4. Gender diversity set to turn a corner – Office of National Statistics (ONS) data found in November 2021 that there has been a step up in the number of women working in the UK’s technology sector, with almost 150,000 jobs created for women over the last two years. We expect this trend to continue as hybrid working delivers the level of flexibility that women with young families have required for a long time. Not only has the pandemic created more opportunities for women, but greater diversity has also made technology teams more effective. Investment in diversity programmes has a clear commercial, as well as equality, case.
5. Get sustainability on the agenda – The Digital Leadership Report found that although UK boards recognise cleaner, greener technology will improve their carbon footprint, it is placed third from bottom in the list of priorities for their technology teams. As a result, only one fifth (22%) of digital leaders in the UK have reduced the carbon footprint of their own technology to any great extent. In the wake of COP26 and with pressure from governments, investors and customers growing on all organisations to play their part in addressing the climate emergency, there’s no doubt sustainability will become an increasingly big issue for digital leaders in 2022: boards will begin to shift the dial on this area and they will be looking for digital leaders to support them. Sustainability can’t continue to sit third from bottom on the priority list.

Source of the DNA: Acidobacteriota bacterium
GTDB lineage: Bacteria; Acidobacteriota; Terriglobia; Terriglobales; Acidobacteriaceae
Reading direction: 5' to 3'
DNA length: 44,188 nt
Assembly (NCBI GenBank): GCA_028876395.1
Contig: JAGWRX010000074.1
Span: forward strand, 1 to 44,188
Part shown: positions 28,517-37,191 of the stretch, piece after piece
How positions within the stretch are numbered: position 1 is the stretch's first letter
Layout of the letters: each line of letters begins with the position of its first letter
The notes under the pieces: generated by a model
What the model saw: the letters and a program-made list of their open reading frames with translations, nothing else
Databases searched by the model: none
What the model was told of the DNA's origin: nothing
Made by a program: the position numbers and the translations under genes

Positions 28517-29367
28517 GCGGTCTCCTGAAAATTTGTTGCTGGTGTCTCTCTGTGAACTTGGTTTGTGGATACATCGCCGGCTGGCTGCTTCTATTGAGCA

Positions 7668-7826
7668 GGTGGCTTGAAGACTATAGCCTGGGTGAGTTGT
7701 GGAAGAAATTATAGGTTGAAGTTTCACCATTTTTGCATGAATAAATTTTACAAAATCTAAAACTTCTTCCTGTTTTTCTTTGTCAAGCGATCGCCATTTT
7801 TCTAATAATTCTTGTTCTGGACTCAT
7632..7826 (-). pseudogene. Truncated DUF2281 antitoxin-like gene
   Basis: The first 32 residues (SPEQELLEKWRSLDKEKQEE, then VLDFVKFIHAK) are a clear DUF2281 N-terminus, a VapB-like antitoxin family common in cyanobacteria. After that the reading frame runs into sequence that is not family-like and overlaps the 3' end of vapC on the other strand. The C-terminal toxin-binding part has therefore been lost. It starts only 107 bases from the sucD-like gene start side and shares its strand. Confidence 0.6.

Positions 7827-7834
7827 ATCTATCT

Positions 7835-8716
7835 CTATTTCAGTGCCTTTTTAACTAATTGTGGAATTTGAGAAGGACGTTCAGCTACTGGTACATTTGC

Bev White, CEO of Harvey Nash Group said:
“Last year we reported the biggest surge in technology spend we have ever recorded. Like the pandemic itself, this surge was unexpected and unplanned for, and – at the time – digital leaders were expecting their planned future expenditure to be cut back to compensate. But as time has progressed it has become clear that Covid-19 has forced organisations to re-imagine the way they do business by developing new products, new services and new ways of engaging with their customers. This all requires significant and sustained technology investment.
In fact, as we enter 2022, digital leaders are reporting the highest ever levels of optimism for increasing budgets and headcount for the coming year. Digital leaders and their boards are already on the front foot – creating new products and services is now a top three board priority for the first time since our research began, and half of organisations have major plans for transformation in the next two to three years.
But there will be an additional significant priority as well: the question of how the technology sector can support the journey towards Net Zero carbon will become unavoidable. The technology community must rise to the increasingly urgent challenge on sustainability and carbon.”